The first sovereign that ever gave coat of Arms to his soldiers, was King Alexander the Great.

– From The Blazon of Gentrie by Sir John Ferne (1586), p149

Another historically dubious claim. While many Greek and Roman soldiers bore shields with pictorial devices, there is no evidence that these symbols were part of a larger hereditary system.

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Arms of the Duke of Aquitaine

From The Blazon of Gentrie by Sir John Ferne (1586) p218

Blazon: Gules a lion passant guardant or

Ferne repeats the common trope that the arms of England originated from combining the arms of Normandy with those of Aquitaine after Richard I, heir of Eleanor of Aquitaine, took the throne. While this is difficult to prove, Richard I certainly used the three lions passant guardant during his lifetime, as evidenced by his Great Seal.

Arms of the Duke of Normandy

From The Blazon of Gentrie by Sir John Ferne (1586) p218

Blazon: Gules two lions passant guardant or

According to Ferne, this was the coat of arms of England during the reigns of William the Conqueror, William II, Henry I, and Henry II, about 1066-1189. It is unclear if he recognizes Stephen or Matilda as rulers of England. It should also be noted that Henry II probably did not use this coat; it seems more possible that he bore gules, a lion rampant or, or a variation thereof, though sources are rare.

To this cause may be attributed the eventual decline of heraldry in England; because the ensigns were no longer simple, or the property unalienable, but were extended to a degree by which all the ancient and primary devices were exhausted, and the deficiency supplied by domestic and vulgar representations.

– From Inquiries into the Origin and Progress of the Science of Heraldry in England by James Dallaway, p460 (1793)

17th-Century Heraldry

I wondered if you had any examples of heraldry specifically from the 17th century, I’m really interested to see how things develop from the sort of height of heraldry, i.e it actually being used for its intended purpose, to later years. From what I’ve seen the 17th century crests get a little more decorative and baroque looking, I was wondering if you had anymore information on that.
 
(Sorry for the long post; I got a little carried away.)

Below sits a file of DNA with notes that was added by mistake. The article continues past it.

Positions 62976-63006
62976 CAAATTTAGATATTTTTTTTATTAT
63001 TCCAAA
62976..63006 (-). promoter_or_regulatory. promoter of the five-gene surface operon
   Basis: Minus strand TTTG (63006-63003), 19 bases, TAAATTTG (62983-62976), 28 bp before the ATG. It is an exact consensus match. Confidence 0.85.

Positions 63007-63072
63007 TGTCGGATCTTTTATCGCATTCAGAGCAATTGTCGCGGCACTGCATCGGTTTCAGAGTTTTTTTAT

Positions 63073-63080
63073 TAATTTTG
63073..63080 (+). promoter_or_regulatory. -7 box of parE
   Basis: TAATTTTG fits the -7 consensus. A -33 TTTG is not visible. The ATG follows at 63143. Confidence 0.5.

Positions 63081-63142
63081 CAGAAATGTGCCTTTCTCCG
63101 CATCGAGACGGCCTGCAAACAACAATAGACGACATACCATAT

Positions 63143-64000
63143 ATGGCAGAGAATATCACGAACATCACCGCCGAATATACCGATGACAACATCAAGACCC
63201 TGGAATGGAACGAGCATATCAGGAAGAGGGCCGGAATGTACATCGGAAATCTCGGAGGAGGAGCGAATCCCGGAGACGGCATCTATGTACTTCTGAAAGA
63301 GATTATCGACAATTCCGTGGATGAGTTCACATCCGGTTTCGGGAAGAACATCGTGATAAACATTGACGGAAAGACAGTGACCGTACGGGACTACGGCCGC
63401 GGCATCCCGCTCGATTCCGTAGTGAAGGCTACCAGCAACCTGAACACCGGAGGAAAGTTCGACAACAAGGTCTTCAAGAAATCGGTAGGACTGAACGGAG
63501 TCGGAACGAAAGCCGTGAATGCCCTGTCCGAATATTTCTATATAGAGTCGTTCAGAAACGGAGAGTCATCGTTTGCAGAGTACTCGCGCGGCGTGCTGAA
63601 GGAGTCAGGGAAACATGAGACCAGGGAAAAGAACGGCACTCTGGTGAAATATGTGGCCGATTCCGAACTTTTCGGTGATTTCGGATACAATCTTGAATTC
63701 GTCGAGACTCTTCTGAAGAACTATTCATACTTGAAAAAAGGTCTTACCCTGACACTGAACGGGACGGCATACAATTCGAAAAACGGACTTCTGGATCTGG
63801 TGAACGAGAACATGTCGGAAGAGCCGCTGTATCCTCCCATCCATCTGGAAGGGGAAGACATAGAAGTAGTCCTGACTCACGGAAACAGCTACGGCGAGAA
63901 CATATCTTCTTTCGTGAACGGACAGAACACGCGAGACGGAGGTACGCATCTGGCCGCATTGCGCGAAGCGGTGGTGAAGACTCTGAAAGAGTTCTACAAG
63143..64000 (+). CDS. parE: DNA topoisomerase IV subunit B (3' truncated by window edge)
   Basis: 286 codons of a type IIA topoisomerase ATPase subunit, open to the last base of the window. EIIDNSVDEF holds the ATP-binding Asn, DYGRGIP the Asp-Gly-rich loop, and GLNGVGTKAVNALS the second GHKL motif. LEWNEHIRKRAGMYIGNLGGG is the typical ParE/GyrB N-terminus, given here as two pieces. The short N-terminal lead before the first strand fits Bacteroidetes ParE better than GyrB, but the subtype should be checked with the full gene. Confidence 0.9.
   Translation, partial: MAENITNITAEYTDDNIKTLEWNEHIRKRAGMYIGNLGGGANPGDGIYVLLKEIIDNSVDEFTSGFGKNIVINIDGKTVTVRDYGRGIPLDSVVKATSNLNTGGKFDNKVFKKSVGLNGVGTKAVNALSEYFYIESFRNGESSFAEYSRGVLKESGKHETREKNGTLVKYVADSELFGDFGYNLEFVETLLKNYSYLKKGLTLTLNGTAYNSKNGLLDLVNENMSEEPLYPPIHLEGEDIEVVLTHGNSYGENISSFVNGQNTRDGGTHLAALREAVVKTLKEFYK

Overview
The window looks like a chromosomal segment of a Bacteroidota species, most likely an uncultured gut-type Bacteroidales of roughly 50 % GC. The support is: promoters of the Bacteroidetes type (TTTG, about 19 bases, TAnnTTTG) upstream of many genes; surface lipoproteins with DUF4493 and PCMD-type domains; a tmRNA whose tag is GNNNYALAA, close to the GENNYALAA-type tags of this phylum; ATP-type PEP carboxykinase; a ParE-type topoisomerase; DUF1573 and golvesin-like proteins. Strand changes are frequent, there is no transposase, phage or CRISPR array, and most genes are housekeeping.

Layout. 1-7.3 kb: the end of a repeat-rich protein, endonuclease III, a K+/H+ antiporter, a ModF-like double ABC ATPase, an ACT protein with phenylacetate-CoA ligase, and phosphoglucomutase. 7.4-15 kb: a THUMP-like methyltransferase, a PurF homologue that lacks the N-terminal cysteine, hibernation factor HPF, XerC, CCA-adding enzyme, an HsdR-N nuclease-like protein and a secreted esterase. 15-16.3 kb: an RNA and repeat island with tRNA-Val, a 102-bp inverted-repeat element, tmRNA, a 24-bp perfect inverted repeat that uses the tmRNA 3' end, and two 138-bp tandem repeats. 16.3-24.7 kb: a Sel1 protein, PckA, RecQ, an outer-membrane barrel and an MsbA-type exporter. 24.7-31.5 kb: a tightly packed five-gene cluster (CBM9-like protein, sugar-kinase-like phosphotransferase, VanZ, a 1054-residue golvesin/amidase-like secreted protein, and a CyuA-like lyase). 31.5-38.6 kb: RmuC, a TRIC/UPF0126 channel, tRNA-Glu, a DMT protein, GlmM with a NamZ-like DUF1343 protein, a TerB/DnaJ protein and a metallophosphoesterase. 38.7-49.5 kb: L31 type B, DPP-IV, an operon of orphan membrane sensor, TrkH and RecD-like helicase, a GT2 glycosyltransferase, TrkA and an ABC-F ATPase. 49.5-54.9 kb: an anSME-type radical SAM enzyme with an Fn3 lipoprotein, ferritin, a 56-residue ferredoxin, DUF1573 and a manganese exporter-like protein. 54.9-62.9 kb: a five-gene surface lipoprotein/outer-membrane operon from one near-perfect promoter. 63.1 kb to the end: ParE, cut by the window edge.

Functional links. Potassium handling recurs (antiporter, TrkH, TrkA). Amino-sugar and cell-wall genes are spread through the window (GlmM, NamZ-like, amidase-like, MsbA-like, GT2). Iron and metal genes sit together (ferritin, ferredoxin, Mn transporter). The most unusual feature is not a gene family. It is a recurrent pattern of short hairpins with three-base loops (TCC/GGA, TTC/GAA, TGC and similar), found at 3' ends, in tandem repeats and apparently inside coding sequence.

You’re generally right. I do just want to point out that heraldic artists technically don’t have much license when it comes to the coats of arms themselves; they’re confined to what is specified by the herald in the blazon. (The same goes for crests and supporters.) Grants of arms in the seventeenth century were still relatively conventional; most heralds had yet to incorporate things like perspective, industrial machinery as charges, and colors beyond the traditional tinctures. On the other hand, though, the longer heraldry was around, the more complex coats could get, since they were often quartered, dimidiated, or differenced.

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(Montague achievement from Sylvanus Morgan’s The Language of Arms, published 1666 in London)

There absolutely was a shift towards more elaborate art and decoration in the 17th century, and heraldry was no exception. It’s easiest to see this in things that are, in a sense, external to the blazon; mantling, compartments (when the supporters are drawn standing on some kind of base), the shape of shields, and so forth. 

Check out this table of shields from A. C. Fox-Davies’ The Art of Heraldry:

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Going left to right, top to bottom, the first shield is what was common in the 12th and 13th centuries. The second is from the 14th century; numbers 3 through 6 and 8 are from the mid-15th century, while the 7th is from the very end of the 15th century. (The nock in shield #8 is a spear-rest; handy for spearing enemies while keeping yourself defended.) The rest are from the sixteenth century, and the trend continued into the 17th. Heraldry generally is a pretty good reflection of contemporary styles, for better or worse. Fox-Davies quotes Eve as saying “With the Restoration, heraldry naturally became again conspicuous, with the worst form of the Renaissance character in full sway, the last vestiges of the Gothic having disappeared.” (41)* The shield shape below was common, as was the mantling and scrolling at the bottom: 

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(A. C. Fox-Davies, The Art of Heraldry, p41)

But I think I’ve rambled on long enough. Here are some more examples of 17th-century heraldry; note the elaborate mantling and decorative shield shapes, as well as the detailed depictions of beasts.

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(Achievement of Sir Robert Spenser, Baron Spenser from Display of Heraldry by John Guillim, p273, published 1610)

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(Achievement of Britain from An Essay to Heraldry in Two Parts by Richard Blome, p227, published 1684)

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(Achievement of Scotland from The Science of Heraldry by Sir George Mackenzie, p98, published 1680)

*Don’t mind Fox-Davies. He has very strong opinions on heraldic design, and they inevitably color his writing. Better or worse is, of course, a matter of taste.

Shields were comprised of metal, the surface of which was painted or enamelled with the armorial device.

-From Inquiry into the Origin and Progress of the Science of Heraldry in England by James Dallaway, p452

Females being heirs, or conveying feodal lordships to their husbands, had, as early as the thirteenth century, the privilege of armorial seals.

-From Inquiries into the Origin and Progress of the Science of Heraldry in England by James Dallaway, p443